Once home, I pull out my suitcase and start putting bits into piles – to take, the maybes, stuff that needs washing – ready for my holiday on Saturday. I faff like this for another 45 minutes, trying on summer-scented clothes from last year, seeing if they still fit.

After dinner, I treat myself to a couple of episodes of the Good Wife while writing.


/ Wednesday

I leave on time and with no alarm drama. My head and eyes twinge sharply from exhaustion though, as the wind and rain kept waking me throughout the night.

As usual, I get to work early and have breakfast. Plus chain-drink a couple of cups tea in the morning in a desperate attempt to perk myself up.

I coast through the day. Tweaking words, cutting and pasting information from one CMS segment to another and a tiny bit of research into Slovenia makes up my writing tasks. I listen to a handful of my favourite podcasts to stop me from getting too bored and unfocused.



By 5.30pm I’m out the door and walking to the car. I’ve got a nail appointment this evening which I’ve been looking forward to for ages, as it’s a luxury I don’t have done very often.I come away with glittery pink toes and semi-sparkly turquoise fingers. A package is waiting for me on the stairs up to my room – a couple of dresses from Topshop. Both dresses are a little big so will need to be sent back, I’m slightly relieved as I can’t really afford them and then the guilt sets in for shopping in the first place.

It’s about 9.15pm at this point and I debate between tackling amends on a couple of articles or more holiday packing. The thought of putting my face directly in front of a screen for another few hours today makes the decision for me. I stick on the Good Wife again and pack / organise until bedtime at 10.30pm.


/ Thursday

I’m up at 6.15am and feel more tired than awake. Sleep is eluding me at the moment.

I wash my hair and plug myself into Spotify, blasting the medley of ‘Karaoke Classics’ on this week’s #ThrowbackThursday playlist.

I’m having breakfast at my desk by 8.35am and chugging tea like it’s the elixir of life. The day drags a little as I try to draw out the scant pickings of jobs to do. I’ve completed the brief that I had to work through for this phase of the project  and I’m twiddling my thumbs a lot of the time, pouncing on any email that pings into our shared department inbox. The position that I’m in doesn’t really allow for me to do much more than the project or BAU (business as usual) emails which is frustrating. The workers outweigh the level of work at the moment.

Traffic was awful coming home and I end up going a long way round so walked through the door at just after 7pm. A grumpy layer bubbles up and settles on my permanent state of tiredness.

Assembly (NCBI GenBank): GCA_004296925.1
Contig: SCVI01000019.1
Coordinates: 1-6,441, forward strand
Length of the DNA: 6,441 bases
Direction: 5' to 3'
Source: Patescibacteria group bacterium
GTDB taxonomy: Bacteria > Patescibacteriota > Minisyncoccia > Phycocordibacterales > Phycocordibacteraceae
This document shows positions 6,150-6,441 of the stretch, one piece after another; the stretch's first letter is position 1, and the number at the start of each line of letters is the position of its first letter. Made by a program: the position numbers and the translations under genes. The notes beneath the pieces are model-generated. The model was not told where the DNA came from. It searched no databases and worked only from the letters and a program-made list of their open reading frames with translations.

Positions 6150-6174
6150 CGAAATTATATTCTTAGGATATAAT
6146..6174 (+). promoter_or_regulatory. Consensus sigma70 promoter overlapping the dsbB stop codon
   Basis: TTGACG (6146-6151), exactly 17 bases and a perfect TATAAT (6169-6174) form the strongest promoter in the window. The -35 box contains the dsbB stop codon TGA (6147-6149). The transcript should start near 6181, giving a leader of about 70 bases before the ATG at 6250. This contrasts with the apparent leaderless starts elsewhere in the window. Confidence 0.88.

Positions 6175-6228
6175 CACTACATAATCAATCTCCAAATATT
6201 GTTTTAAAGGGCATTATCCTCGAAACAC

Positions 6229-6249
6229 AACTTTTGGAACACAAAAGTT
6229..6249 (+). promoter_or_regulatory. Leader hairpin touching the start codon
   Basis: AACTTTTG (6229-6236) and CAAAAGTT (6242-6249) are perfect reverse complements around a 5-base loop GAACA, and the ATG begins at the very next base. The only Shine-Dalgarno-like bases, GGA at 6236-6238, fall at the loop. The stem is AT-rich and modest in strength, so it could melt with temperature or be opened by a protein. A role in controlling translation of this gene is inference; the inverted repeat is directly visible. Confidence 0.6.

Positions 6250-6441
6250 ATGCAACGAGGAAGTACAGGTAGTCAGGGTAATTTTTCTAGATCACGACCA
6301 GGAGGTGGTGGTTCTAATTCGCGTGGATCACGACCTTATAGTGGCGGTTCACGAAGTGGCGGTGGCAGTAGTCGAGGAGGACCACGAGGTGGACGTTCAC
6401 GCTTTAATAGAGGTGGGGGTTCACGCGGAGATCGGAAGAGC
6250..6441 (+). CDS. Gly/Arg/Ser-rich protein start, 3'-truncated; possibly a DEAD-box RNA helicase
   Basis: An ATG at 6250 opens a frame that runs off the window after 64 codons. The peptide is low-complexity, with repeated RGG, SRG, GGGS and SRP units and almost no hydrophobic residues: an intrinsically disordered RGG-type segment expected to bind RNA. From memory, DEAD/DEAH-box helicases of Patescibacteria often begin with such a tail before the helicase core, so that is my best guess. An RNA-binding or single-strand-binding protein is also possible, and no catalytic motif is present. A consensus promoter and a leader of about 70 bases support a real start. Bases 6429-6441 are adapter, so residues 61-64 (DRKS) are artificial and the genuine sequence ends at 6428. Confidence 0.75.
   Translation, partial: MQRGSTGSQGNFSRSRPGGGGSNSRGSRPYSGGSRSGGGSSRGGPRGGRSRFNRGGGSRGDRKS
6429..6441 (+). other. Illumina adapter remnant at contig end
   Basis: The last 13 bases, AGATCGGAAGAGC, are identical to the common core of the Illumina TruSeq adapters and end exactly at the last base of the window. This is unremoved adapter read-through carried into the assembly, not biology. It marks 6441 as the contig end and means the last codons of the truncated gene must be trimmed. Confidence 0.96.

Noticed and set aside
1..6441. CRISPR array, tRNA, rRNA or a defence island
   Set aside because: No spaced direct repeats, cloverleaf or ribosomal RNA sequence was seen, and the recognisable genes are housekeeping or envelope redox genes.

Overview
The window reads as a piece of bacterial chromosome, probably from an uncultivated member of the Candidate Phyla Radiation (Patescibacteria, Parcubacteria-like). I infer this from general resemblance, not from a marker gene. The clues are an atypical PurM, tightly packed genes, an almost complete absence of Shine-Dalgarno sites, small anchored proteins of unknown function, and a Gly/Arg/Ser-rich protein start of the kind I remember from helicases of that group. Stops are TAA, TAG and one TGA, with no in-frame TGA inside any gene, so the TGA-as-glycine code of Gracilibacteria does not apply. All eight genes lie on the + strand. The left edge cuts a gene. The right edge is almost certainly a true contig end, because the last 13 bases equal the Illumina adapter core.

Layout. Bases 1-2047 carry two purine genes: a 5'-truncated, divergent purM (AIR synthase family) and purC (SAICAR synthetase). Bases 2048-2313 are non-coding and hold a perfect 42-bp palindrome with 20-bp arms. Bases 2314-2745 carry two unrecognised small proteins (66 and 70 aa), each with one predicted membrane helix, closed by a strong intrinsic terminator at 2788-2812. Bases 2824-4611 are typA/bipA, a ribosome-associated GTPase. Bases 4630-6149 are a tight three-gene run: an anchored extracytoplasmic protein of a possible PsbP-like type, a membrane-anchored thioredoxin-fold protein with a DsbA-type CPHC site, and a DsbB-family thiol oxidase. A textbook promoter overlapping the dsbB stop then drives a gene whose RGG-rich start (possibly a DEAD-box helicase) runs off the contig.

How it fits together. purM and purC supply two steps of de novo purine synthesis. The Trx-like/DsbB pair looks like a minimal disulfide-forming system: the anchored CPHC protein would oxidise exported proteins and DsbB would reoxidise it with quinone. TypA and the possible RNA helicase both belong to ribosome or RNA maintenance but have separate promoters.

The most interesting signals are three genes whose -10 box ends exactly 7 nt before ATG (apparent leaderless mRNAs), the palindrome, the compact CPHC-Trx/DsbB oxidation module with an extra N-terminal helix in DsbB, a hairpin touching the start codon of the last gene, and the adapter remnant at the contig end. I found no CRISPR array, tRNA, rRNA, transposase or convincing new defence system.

I go straight to my room, set myself up against a stack of cushions on my bed and crack on with the article amends I put off last night. 10 minutes in and my sister joins me, lounging at the foot of the mattress. I put on some Billie Holiday (because I’m secretly 104 years old and jazz helps me think) and she swipes through Facebook while I work.

I send edits off, close down just after 10pm and get ready to sleep. My pure intentions for an early night  get led astray by falling down an Instagram hole and a gripping narrative in the book I’ve just started.


/ Friday

I’ve woken up cross with myself for not trying to sleep at a decent time last night. The barbed twinges of tiredness prod my head and puffy eyes once more while I move at snail’s pace to get dressed.

A relatively traffic-free journey into Surbiton has me at work by 8.20am. I go through my morning ritual and catch up on reading a couple of blogs. The day was slow as there wasn’t many emails coming to the inbox and I’m still waiting on the next brief so I can move onto the upcoming part of the project. We’re told that in the following few weeks we’ll be able to start drafting some relevant travel blogs. That’s much more my bag and I’m looking forward to having something to do. I haven’t felt like I’ve been much use to the company this week.

That evening I race home to my room and continue with some of my own writing bits, plus final packing for tomorrow. I’m finally starting to feel the stirrings of relaxation and excited anticipation for the week ahead. My mum comes up to chat about her day with me around 8pm and suggests we order a Domino’s…

Oh hi holiday-feeling, haven’t seen you in a while!

Freelance vs Full-Time: part two

Freelance vs Full-Time: part one

Part I

freelance vs full time📷

I’ve teamed up with Emma from 25before25 again.